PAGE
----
Netflix Castlevania Review
Video Game adaptations have become something of an enigma, for all their effort and vision, none have lived up to the mark set by their processors. Chances are you can name a dozen or so bad video game movies/series, but struggle to name a great one. Hollywood and the rest have a track record of creating poor imitations of loved franchises when it comes to Video game adaptations, but every now and then we seldom get something like the Castlevania Netflix series. It’s a shining light at the end of the tunnel and proof that you can make a good adaptation of a video game.
Netflix’s Castlevania series is based on the long running and much loved video game by Konami. A horde of demonic monsters has been unleashed by Vlad Dracula Tepes in an act of revenge against the church after they burned his wife alive. The realm of Wallachia is plunged into darkness and only the hero of our story can save the day. Enter Trevor Belmont, last surviving son of the Belmont family (Voiced by Richard Armitage). Trevor is a cocky and brood protagonist who must band together with unlikely allies and put aside his differences for the greater good.
If you haven’t played any of the Castlevania series then allow me to educate you. The original games offered gamers something in the way of a creep and disturbing atmosphere. The plot and the story weren’t what these games were about, but that didn’t matter. Based on that observation, you’d be forgiven for thinking that this might not be the best way to break a trend of bad video game adaptions. You’d be wrong on that account.
The series begins by following the story of Dracula, we follow him meeting his wife and get to see a human side to him. It’s a nice opening and after some good exchanges between the married pair, the tone is nicely set. There’s a depth to Dracula and the first episode portrays this very well.
After suffering the loss of his wife by the clergy, who hold her responsible for witchcraft and therefore burn her alive. Dracula makes his presence known to the clergy. In a fit of rage, he offers them a year to turn away from their gods and repent or he will unleash his army upon the world. This first episode sets the scene for the rest of the series, which is four episodes long.
Castlevania is as much about human choices as it is about good vs evil. Despite the gray characteristics of Dracula’s portrayal, the same cannot be said for the clergymen in the series. Where Dracula has reason’s for his actions, the clergymen and a lot of the other characters fall into the good or evil category.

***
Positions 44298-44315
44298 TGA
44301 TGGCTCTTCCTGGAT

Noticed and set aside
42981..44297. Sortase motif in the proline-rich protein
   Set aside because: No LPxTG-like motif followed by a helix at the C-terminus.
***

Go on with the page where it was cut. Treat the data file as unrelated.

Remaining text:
The church in Castlevania is my biggest disappointment with the series. The leader of this sect, known as The Bishop, is the main antagonist of the series. He’s typical and at times one-dimensional often speaking with an annoying lofty verbosity. Despite a glimpse into his plans, The Bishops motivations in Castlevania seem disjointed and remiss from the true story here.
Castlevania is brutal at times and can be funny at others. Underneath the overarching tone of science vs religion Castlevania still, has enough bloodshed and flying limbs to go around. Some of the voice acting work here is particularly good. Dracula himself, voiced by Graham McTavish, deserves a mention as one of the standouts. I also like what his fellow Hobbit co-star did with our protagonist Trevor Belmont. I liked Richard Armitage’s delivery of his lines, as it brought some light and humor into a dark story, in particular, the second episode named ‘Necropolis’. The episode gives Trevor a humorous introduction in the form of a drunken bar brawl, accompanied with plenty of one-liners and F-Bombs.
The animators and artists who worked on the series can be proud of the work they have done here. The art style and animations complement the dark medieval tone of the 15th Century. Only a handful of the huge catalog of monsters and demons from the video game make it into the series, but this won’t be a distraction for fans of the game.
Castlevania isn’t the perfect series by any stretch, but it’s a fantastic example of how to adapt video games into other mediums. After the disappoint Assassins Creed (if I can reopen that wound), we finally have a something that doesn’t collapse after the first act, or sooner in other cases.
My biggest gripe with the series is that there simply isn’t enough content here. The four episodes are all around 25 minutes long. If there is one lesson showrunner Adi Shankar can take from this season, it’s that upping the run time would go a long way to improving the series. I’m a true believer in quality not quantity and that seems to be what Adi Shanker has gone for here. That’s not a problem, but the first series of just four episodes was pretty disappointing by the end. The good news is that Castlevania has been renewed for a second season, which will have eight episodes, much better than the four currently on offer.
Despite the small diversions and stumbles the series has, it never loses sight of its end goal. Watching the four episodes side by side, Castlevania seems more like a long movie, than a series. After the end credits rolled I found myself wanting more and slightly unsatisfied with the ending given. Loose ends are to be tied up and I’m already looking forward to the next season.